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POSTGAME: Rd 12 vs Carlton


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11 hours ago, binman said:

Because I have had this debate for years and years, I have heard all the arguments about why the current model of well-paid amateurs works. None stack up for mine.

The most common argument aginst professional umpires is that it is prohibitively expensive. 

Please – it is a multibillion dollar industry and we have accountants and physiotherapists making decisions that can change the fortune of a club.

You'd need to pay them a lot though, at least the same as the highest paid players, because they will be sacrificing their best years of career development umpiring - and what then?  Those accountants and physiotherapists can go on doing that work beyond their involvement in football because they've been building their career.  Players have club sponsored job opportunities beyond football.

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Ugly win, but we were by far the better side.   I have been increasingly worried that some of our wins earlier in the season came more from moments of individual brilliance rather than our system, so I was particular pleased to see a system based win.  We now have to work on our polish otherwise we won't get past Collingwood on Monday.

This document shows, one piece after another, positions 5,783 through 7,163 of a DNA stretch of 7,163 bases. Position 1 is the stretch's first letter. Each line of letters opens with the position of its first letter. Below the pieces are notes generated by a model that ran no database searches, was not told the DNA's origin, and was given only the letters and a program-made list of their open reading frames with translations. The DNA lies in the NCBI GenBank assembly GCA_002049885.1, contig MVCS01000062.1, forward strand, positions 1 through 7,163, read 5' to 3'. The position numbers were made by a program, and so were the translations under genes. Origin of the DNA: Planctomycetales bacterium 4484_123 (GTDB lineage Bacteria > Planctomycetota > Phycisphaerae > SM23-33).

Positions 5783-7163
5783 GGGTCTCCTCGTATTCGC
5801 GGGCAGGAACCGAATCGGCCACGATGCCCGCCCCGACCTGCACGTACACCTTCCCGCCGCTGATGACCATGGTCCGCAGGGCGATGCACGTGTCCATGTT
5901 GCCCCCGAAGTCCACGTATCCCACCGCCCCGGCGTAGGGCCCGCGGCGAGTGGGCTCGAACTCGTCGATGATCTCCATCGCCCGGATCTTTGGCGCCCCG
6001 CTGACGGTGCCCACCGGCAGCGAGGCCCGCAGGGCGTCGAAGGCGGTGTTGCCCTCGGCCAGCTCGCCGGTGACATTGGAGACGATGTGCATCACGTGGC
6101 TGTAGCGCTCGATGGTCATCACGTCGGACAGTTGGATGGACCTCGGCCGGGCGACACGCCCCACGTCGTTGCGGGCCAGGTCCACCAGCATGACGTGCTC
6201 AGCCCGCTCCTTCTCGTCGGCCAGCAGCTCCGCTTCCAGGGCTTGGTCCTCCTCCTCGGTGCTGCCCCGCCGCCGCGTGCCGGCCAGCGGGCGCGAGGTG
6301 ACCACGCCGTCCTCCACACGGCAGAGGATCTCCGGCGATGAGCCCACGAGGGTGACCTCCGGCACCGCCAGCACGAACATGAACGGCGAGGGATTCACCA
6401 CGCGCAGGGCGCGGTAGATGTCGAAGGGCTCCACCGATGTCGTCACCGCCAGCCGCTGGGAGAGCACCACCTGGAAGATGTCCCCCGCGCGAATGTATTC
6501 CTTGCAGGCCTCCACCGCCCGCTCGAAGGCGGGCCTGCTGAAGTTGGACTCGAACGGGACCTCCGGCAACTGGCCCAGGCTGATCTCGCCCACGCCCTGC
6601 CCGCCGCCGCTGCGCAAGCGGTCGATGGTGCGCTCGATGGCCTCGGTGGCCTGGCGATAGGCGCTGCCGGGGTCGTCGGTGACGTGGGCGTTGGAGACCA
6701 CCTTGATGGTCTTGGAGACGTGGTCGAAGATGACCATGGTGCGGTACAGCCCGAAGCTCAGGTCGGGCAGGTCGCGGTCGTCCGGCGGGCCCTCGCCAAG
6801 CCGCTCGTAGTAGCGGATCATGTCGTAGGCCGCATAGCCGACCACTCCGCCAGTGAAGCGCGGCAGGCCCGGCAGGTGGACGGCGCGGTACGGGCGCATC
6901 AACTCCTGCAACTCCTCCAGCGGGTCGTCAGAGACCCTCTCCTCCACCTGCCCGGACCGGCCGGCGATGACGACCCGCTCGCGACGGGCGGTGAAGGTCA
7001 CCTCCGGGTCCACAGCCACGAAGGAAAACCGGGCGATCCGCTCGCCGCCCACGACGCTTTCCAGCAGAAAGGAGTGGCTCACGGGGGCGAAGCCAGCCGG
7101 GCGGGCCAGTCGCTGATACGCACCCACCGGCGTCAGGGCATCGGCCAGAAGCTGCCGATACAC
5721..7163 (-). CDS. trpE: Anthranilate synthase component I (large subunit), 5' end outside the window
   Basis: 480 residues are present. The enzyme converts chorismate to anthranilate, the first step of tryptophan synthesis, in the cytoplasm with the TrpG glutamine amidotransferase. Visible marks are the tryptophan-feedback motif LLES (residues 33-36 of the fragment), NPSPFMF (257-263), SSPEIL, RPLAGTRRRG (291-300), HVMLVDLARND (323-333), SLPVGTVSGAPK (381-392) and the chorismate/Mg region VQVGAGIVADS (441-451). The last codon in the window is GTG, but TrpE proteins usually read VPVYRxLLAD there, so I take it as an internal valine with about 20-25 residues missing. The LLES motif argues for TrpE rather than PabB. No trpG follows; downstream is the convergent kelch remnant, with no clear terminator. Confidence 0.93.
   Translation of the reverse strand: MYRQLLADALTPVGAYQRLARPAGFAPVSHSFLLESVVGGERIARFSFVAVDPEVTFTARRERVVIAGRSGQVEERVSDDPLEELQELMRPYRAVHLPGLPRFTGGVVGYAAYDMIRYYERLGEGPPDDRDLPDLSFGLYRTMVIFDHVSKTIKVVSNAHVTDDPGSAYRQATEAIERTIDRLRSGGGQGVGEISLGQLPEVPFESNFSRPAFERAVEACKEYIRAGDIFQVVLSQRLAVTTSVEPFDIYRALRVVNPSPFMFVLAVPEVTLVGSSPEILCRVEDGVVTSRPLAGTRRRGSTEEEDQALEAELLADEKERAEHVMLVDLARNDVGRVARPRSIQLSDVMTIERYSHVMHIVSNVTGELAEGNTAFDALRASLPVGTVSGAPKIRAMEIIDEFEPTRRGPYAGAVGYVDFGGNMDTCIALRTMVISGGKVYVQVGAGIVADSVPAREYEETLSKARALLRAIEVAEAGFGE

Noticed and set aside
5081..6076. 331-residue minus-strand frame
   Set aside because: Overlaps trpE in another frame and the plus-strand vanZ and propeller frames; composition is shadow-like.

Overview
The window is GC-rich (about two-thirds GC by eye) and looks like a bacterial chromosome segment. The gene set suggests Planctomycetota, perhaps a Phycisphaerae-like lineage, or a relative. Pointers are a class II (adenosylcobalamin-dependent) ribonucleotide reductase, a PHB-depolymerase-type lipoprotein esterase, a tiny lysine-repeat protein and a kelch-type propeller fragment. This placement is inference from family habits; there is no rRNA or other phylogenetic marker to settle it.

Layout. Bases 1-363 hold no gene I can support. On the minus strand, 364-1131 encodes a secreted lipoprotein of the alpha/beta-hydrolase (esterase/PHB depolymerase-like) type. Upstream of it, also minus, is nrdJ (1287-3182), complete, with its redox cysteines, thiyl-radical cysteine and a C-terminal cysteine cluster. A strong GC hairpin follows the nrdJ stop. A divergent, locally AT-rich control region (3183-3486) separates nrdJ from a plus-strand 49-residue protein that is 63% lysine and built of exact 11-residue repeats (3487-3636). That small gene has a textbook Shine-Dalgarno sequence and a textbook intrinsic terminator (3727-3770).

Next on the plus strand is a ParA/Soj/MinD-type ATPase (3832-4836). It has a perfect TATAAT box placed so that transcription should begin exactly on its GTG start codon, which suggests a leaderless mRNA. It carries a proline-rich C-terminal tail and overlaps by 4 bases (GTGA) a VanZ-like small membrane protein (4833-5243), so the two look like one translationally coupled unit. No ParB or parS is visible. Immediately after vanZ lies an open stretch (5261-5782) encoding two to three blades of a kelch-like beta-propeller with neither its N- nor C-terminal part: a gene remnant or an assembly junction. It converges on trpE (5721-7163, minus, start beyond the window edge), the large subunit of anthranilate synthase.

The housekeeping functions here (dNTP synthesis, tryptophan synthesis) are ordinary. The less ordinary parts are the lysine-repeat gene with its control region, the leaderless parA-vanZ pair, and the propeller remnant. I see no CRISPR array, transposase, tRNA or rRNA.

Good chance it's been posted already, but expected scores had us winning very easily.

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On 6/4/2023 at 10:40 AM, BDA said:

You think AFL has a lot of interpretation you should take a look at Rugby Union! Gaelic football referees get lambasted all the time because nobody knows what a legal Gaelic football tackle is.

The thing that sets AFL umpiring apart is the number and frequency of dreadful decisions. Interpretation is one thing but how in heaven did the ump think Dockerty deserved a free on Friday night. Everyone around me were scratching their heads. And there are lots of those decisions every weekend.

Set aside time, money and resources to help improve the standard. It's a no brainer so why isn't it being done?

When the players of BOTH teams stop and run instinctively in one direction you know there is a problem'

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41 minutes ago, old55 said: